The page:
6. The method of claim 4, wherein:
a) the temporal attribute is duration of the first selectable activity;
b) the method comprises determining whether to include the first selectable activity in the identified set of one or more selectable activities using computer readable data operable to configure a computer to:
i) if the first selectable activity has a duration greater than a threshold duration, wherein the threshold duration is a duration of a time period from the plurality of future time periods, include the first selectable activity in the identified set of one or more selectable activities if there exists a set of consecutive time periods from the set of future time periods for which each of the following is true:
A) the set of consecutive time periods has a duration greater than the duration of the first selectable activity;
B) for each of a set of sub-period intervals covered by the set of consecutive time periods, that sub-period interval has a most recent staffing level projection greater than a first availability threshold; and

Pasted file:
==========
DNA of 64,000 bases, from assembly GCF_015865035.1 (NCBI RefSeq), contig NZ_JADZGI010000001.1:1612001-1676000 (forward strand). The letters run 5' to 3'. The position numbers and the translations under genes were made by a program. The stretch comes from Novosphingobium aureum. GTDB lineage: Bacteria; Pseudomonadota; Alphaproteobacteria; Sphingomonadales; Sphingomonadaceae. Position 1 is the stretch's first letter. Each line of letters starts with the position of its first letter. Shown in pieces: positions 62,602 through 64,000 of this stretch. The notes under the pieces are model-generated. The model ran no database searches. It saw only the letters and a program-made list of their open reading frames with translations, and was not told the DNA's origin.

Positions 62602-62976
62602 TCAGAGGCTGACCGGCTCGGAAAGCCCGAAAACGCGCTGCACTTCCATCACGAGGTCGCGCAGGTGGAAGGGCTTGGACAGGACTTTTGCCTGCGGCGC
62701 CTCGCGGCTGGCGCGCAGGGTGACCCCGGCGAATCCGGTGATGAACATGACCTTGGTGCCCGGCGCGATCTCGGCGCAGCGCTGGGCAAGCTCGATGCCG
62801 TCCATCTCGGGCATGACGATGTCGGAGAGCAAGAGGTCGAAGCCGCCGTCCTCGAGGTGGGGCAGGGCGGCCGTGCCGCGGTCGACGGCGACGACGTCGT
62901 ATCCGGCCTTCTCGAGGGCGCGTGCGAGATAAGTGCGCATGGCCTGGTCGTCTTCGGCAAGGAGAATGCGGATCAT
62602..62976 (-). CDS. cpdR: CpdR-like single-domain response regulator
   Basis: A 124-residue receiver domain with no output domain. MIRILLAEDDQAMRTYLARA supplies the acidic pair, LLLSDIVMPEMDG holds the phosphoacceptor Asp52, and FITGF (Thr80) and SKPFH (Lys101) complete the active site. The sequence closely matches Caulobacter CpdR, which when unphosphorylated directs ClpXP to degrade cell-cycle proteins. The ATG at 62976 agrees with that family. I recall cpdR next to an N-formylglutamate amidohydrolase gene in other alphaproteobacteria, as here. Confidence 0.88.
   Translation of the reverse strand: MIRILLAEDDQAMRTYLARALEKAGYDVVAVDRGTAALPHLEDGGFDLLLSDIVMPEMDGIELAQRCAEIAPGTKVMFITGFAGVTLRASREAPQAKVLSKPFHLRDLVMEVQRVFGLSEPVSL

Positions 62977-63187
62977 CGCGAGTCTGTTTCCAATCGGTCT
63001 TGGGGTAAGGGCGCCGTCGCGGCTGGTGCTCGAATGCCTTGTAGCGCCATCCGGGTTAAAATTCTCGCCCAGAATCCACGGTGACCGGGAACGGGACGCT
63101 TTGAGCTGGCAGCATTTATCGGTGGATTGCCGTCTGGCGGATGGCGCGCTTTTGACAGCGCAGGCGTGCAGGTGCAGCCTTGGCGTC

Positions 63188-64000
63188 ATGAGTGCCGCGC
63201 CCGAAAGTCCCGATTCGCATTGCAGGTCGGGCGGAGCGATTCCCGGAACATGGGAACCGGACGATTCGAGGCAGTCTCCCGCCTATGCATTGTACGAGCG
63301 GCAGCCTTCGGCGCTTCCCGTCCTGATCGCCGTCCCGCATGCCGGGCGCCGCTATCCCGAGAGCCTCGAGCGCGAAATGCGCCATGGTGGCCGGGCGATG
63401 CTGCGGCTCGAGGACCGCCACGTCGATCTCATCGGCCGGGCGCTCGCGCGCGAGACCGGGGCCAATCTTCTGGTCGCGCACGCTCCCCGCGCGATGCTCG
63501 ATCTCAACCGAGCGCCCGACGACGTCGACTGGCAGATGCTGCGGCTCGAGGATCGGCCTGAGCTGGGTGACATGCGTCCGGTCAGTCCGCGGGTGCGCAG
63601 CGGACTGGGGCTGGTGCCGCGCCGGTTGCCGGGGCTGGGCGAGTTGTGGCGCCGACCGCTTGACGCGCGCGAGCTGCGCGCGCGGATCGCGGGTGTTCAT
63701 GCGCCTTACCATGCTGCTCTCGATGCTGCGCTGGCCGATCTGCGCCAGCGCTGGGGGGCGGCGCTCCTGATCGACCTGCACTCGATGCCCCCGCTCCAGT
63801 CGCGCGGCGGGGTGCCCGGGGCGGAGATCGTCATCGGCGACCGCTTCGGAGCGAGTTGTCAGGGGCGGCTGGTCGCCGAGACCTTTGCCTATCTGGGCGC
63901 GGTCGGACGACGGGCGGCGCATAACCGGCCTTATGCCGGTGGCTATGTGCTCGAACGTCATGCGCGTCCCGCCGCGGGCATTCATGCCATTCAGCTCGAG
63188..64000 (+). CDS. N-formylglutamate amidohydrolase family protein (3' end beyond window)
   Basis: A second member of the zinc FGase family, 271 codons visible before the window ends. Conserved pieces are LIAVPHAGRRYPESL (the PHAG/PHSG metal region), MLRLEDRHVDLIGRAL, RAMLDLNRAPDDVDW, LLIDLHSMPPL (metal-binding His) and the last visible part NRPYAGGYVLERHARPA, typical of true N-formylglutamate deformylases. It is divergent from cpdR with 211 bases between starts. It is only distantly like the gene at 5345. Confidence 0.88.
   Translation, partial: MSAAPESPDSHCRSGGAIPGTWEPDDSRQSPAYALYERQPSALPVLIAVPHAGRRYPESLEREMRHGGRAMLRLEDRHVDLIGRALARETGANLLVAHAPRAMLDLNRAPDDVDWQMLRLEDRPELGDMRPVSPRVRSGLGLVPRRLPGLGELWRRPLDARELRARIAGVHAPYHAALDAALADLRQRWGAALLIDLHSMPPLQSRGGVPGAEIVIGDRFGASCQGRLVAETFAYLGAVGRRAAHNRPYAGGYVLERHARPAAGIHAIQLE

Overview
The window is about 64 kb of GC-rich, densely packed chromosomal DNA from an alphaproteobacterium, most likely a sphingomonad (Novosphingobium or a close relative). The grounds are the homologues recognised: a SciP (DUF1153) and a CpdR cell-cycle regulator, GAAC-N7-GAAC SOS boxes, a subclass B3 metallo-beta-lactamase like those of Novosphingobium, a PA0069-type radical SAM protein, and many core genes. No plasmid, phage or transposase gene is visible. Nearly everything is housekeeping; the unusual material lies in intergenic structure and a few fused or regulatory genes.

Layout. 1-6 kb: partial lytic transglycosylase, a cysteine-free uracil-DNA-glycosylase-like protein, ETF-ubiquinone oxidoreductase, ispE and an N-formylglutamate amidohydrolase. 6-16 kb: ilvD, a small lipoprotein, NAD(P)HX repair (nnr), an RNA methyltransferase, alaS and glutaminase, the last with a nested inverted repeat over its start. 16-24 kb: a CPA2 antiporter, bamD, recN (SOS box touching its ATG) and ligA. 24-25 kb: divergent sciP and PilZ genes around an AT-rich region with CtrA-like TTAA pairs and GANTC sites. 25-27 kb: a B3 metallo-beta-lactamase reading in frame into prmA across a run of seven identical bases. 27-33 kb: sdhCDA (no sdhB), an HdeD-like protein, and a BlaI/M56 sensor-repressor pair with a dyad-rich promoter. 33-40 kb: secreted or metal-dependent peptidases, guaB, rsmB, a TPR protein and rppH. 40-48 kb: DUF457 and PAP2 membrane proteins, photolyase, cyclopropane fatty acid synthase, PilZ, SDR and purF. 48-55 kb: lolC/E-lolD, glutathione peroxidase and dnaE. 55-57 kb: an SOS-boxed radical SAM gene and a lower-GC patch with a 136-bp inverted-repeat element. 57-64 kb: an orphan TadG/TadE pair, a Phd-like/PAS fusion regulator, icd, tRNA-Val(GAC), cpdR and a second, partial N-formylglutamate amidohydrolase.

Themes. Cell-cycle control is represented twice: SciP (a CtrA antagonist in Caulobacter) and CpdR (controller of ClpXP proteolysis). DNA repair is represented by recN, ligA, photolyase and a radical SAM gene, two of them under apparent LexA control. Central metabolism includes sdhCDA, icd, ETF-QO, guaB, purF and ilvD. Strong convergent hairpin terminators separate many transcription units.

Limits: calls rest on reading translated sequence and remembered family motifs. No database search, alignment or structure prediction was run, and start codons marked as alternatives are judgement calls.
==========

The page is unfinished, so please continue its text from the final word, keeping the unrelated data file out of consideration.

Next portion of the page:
C) an average of the most recent staffing level projections for sub-period intervals from the set of sub-period intervals covered by the set of consecutive time periods is greater than a second availability threshold;
and
ii) if the selectable activity has a duration less than the threshold duration, include the first selectable activity in the identified set of one or more selectable activities if there exists a time period from the set of future time periods which comprises a sub-period interval having:
A) a duration equal to the duration of the selectable activity; and
B) a most recent staffing level projection greater than a third availability threshold;
c) the first availability threshold is less than the second availability threshold;